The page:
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If you’re an architecture buff, you can’t help but get caught up in Manhattan’s townhouse architecture styles. Stroll through many NYC neighborhoods, and you’ll come across blocks of charming townhouses from various historical periods. Here’s an overview of some of the city’s most treasured architectural styles and where you can find each.
The Federal Style 1800-1835The Federal Style 1800-1835
The most modest in scale, the Federal Style, can easily be recognized. These row houses are more straightforward than their other 19th-century peers, usually two or three stories high with a basement, half attic, and low stoop. Ancient Greek and Roman architecture inspire details. You might notice a red brick façade, a brownstone base, and a paneled wood front door with a transom. You’ll come across the Federal Style in downtown neighborhoods like Little Italy, the Bowery in Chinatown, the East Village, and Greenwich Village.
by Eden, Janine, and Jim, on Flickr
The Greek Revival Style 1830-1850The Greek Revival Style 1830-1850
Distinguished by bold architectural details while incorporating Greek motifs as part of the design, this style townhouse has three or three and a half stories with a basement and sometimes an attic. Elements you’ll find include stone window lintels and sills, wood dentil cornices, six over nine windows on the ground floor, and a wood-paneled front door with sidelights.
The elaborate interior detailing can’t be ignored in the Greek Revival Style. Ornate ceilings with plaster moldings and medallions, pocket doors, mantels, and tiled fireplace surrounds. Discover this style on streets such as West 10th, Waverly Place, Washington Square North in the Village, Cushman Row on West 20th, and the MacDougal-Sullivan Gardens Historic District.
by Gea Elika, on Flickr
The Italianate Style 1840-1870The Italianate Style 1840-1870
Characterized by wide, high stoops, embellished cast-iron handrails, balusters, and newel posts, two-to-four story Italianate Style homes will be the majority of “brownstones” (row houses covered in a brownstone, but not other townhouses) in the Chelsea Historic District, Greenwich Village, Upper East Side, Harlem, and the Gramercy neighborhood.
Italianate row houses can be other materials, such as brick. Still, original windows are often two-over-two or one-over-one, and cornices tend to be heavy with decorative moldings. Narrow staircases, arched openings, pocket doors, wainscoting, and ceiling moldings are prevalent in the interior.
by Eden, Janine, and Jim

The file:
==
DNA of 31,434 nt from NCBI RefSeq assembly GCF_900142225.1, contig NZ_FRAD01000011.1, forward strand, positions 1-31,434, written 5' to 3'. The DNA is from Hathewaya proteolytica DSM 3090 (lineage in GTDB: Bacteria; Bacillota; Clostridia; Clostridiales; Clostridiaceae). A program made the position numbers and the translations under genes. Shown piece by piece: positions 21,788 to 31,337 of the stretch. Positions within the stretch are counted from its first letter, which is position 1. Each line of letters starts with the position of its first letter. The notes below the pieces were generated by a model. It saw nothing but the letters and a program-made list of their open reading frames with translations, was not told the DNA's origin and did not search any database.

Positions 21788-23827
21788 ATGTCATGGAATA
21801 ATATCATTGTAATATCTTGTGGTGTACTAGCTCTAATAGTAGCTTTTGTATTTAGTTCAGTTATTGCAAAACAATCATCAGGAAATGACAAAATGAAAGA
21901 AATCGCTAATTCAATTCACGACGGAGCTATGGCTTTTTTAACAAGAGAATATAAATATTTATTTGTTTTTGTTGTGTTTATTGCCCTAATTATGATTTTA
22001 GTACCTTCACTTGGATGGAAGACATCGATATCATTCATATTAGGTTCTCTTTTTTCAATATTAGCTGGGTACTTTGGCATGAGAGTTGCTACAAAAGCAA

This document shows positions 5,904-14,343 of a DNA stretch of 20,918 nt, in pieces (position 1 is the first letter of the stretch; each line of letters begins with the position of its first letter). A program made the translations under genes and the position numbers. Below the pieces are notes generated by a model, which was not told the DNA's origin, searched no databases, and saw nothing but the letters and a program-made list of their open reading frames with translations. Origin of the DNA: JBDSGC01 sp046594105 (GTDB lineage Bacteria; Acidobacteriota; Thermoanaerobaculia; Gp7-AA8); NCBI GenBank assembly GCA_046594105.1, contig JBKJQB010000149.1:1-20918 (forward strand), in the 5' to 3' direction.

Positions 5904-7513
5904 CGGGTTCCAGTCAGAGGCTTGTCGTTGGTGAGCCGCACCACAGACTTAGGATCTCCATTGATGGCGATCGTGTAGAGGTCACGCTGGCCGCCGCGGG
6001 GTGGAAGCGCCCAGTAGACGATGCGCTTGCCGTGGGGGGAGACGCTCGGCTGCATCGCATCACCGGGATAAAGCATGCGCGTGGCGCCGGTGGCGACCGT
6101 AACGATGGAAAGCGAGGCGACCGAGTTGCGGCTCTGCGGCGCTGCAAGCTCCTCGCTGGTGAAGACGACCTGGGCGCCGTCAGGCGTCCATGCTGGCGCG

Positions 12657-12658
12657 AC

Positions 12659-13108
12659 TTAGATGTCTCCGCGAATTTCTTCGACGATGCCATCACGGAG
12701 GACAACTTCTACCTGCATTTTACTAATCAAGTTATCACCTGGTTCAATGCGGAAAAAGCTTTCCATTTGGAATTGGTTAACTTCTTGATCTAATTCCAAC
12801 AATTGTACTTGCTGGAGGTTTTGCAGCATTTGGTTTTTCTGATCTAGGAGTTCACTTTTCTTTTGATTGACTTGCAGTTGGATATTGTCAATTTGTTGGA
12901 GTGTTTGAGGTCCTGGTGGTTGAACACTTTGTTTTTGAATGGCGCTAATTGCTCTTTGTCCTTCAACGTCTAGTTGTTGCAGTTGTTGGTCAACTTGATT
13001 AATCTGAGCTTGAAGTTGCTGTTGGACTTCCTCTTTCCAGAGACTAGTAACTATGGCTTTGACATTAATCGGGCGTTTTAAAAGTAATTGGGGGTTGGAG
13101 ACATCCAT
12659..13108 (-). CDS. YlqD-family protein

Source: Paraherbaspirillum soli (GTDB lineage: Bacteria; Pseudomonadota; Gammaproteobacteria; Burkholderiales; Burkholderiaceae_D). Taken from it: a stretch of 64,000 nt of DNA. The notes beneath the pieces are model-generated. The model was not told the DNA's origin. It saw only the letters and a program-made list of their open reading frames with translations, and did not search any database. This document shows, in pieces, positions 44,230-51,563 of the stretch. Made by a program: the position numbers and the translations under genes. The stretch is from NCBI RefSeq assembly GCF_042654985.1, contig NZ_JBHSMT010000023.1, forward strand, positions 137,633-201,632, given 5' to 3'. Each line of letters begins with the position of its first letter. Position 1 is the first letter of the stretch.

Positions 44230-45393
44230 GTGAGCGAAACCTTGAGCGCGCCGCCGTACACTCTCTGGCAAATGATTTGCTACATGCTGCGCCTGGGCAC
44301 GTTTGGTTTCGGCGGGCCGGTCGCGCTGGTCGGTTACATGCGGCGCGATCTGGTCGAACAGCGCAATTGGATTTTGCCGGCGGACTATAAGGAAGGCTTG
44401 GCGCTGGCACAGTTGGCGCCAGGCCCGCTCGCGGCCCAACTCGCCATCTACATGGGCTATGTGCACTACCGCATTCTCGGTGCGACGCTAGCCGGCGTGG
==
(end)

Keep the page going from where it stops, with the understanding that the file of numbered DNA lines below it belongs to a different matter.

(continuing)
The Second Empire Style 1860-1875The Second Empire Style 1860-1875
Wander around Harlem, and you’ll find your share of brownstones built in the Second Empire style. Details will be similar to those of the Italianate period; homes will be three to five stories high with wide stoops, and some will feature mansard roofs. Ornate newel posts, doorways with stone pilasters, and decorative facades are typical. Roam on Lenox Avenue to get a sampling of this style.
The Queen Anne Style 1870-1890The Queen Anne Style 1870-1890
Queen Anne is known for its asymmetrical design and unusual details. This period borrows from the Romanesque Revival style, using terra cotta on the façade, three-sided bay windows, varying window pane sizes, L-shaped and straight stoops, and slate tile roofs. Call it a hodge-podge of styles (it happens to be one of my personal favorites).
Take a walk down Henderson Place off East End Avenue and see Queen Anne in all her glory. You won’t encounter as many Queen Anne-style townhouses as in other architectural periods, which probably sets these homes apart, making them unique. You’ll find a few surviving buildings on the Upper West Side and the Upper East, particularly the neighborhood’s far eastern section. Take a Janine and Jim
The Beaux-Arts Style 1890-1920The Beaux-Arts Style 1890-1920
Symmetry is one dominant element of the Beaux-Arts style. New York City Townhouses are most likely five stories, complete with mansard roofs and dormers, limestone or brick façade, with little or no stoop. The front door on a Beaux-Arts-style row house would probably be one or two steps above the sidewalk, while the parlor floor is typically the second floor, boasting large windows and balconies.
Other notable details include bay windows, casement windows, and metal cornices. The Upper East Side and Riverside Drive on the Upper West remain two Manhattan neighborhoods with terrific examples of this architecture style.